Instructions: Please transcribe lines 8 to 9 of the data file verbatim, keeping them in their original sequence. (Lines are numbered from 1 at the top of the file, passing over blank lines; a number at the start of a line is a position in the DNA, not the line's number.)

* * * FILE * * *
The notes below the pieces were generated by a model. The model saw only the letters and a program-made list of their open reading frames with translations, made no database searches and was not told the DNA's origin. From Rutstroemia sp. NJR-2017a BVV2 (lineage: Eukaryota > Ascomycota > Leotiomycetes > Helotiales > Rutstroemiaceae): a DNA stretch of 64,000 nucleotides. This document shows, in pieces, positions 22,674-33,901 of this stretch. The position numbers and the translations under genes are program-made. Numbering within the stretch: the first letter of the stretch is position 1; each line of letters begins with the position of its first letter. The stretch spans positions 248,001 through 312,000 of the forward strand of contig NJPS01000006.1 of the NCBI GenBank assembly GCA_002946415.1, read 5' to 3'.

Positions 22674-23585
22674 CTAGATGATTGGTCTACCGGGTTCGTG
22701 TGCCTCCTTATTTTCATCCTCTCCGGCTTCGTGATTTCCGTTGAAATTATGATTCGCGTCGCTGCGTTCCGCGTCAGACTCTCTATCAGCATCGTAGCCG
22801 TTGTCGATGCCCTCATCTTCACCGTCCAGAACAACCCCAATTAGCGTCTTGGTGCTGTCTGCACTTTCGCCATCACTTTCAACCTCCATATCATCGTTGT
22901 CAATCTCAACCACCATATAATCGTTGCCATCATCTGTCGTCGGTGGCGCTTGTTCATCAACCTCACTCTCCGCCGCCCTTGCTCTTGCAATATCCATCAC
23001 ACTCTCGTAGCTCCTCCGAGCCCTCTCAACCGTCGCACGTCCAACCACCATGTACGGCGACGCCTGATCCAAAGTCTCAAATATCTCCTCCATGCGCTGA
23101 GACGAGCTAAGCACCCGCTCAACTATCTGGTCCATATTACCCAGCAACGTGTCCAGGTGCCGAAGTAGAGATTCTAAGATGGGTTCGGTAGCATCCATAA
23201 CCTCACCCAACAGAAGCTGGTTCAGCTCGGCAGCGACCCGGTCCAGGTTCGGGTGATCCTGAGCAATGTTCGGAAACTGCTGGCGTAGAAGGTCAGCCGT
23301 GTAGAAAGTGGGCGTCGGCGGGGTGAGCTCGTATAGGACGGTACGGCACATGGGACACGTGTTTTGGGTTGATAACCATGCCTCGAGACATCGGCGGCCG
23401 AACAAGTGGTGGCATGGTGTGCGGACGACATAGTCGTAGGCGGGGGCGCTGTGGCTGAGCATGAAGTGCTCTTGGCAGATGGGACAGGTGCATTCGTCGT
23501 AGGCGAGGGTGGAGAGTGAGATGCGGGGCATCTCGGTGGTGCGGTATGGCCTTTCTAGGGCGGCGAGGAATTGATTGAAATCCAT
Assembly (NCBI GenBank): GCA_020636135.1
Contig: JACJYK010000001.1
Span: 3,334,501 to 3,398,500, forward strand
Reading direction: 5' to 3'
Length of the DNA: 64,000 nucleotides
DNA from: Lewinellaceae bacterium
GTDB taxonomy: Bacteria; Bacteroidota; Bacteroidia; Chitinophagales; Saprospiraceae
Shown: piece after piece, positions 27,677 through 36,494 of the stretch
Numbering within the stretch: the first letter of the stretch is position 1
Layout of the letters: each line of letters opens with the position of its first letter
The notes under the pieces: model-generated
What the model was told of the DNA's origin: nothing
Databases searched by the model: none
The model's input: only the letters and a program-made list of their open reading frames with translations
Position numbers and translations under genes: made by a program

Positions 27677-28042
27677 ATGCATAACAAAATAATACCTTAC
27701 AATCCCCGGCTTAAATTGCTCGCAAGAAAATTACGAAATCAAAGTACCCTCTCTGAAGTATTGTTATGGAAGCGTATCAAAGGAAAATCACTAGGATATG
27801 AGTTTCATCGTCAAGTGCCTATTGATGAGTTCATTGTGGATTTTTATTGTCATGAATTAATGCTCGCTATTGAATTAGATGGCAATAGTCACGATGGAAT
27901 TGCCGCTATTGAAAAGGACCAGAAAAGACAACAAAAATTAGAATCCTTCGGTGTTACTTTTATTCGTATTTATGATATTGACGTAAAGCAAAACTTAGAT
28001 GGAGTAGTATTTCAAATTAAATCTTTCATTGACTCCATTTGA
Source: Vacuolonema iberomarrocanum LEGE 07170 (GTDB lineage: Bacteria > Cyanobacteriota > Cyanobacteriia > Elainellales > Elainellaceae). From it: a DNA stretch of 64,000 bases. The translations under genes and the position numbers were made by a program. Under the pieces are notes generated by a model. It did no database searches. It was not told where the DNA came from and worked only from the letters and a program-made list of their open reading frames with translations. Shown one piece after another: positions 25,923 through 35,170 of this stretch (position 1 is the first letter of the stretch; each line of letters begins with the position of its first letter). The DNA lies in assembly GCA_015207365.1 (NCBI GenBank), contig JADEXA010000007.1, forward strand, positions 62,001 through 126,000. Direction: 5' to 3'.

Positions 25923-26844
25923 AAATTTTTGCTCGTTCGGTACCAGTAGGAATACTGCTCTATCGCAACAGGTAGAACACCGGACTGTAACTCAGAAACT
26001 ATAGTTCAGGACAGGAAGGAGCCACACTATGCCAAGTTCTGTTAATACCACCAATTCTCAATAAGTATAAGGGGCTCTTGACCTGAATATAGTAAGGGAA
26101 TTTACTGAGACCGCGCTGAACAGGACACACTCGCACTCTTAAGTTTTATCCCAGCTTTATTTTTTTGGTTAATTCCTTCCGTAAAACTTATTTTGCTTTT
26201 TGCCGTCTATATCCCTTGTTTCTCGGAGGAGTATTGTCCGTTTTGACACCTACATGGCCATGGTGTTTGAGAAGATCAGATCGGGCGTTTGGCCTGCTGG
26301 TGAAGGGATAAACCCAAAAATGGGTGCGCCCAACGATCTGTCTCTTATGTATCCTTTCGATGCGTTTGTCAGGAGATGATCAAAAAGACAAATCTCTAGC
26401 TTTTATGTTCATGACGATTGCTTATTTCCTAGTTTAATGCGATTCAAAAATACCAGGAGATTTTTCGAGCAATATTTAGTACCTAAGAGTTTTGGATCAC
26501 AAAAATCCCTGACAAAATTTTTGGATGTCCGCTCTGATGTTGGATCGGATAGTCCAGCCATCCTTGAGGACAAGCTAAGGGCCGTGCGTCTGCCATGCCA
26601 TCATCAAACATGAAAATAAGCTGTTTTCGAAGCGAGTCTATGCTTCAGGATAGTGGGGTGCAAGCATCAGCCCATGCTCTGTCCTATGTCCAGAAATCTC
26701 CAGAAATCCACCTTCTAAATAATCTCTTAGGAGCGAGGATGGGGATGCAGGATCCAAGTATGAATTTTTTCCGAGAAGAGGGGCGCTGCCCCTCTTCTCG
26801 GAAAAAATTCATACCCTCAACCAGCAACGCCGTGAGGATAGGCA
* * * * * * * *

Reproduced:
23101 GACGAGCTAAGCACCCGCTCAACTATCTGGTCCATATTACCCAGCAACGTGTCCAGGTGCCGAAGTAGAGATTCTAAGATGGGTTCGGTAGCATCCATAA
23201 CCTCACCCAACAGAAGCTGGTTCAGCTCGGCAGCGACCCGGTCCAGGTTCGGGTGATCCTGAGCAATGTTCGGAAACTGCTGGCGTAGAAGGTCAGCCGT